On the heels of the WannaCry ransomware attack last month, a new ransomware variant, Petya, hit organizations around the world on Tuesday and stopped them in their tracks—including a major law firm. This keeps us up at night and we have empathy for our colleagues. It also has affected at least one U.S. nuclear plant’s computer system.

Petya encrypts a computer’s hard disk and locks out users and posts a ransom demand of $300, payable in bitcoin.

It is called a “worm” because it has the ability to self-propagate. Unfortunately, it uses a tool that was developed by the U.S. National Security Agency, which was stolen by hackers and shared on the dark web. It infects computers through an exploit called EternalBlue, designed to use a vulnerability in Windows operating systems. Microsoft issued patches to protect users from the new attack, but if the patch has not been installed, companies are becoming victims.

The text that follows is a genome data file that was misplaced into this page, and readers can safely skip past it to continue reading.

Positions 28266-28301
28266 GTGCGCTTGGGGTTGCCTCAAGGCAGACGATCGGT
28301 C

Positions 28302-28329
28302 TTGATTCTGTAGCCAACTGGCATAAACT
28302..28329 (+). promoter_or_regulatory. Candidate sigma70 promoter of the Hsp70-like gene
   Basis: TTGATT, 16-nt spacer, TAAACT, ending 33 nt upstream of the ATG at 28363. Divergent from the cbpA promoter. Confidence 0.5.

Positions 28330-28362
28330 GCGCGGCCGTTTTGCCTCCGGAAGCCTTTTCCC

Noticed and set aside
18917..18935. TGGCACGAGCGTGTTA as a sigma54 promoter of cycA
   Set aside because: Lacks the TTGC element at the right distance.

A kill switch for WannaCry was discovered by a security researcher, which helped the spread of the WannaCry ransomware. However, no kill switch is available for Petya. Major companies have been affected by Petya. The lesson after WannaCry and Petya is to push the security patches provided by Microsoft and other providers as soon as they are received. And what about the NSA maybe helping companies prevent these attacks that were developed by them and stolen?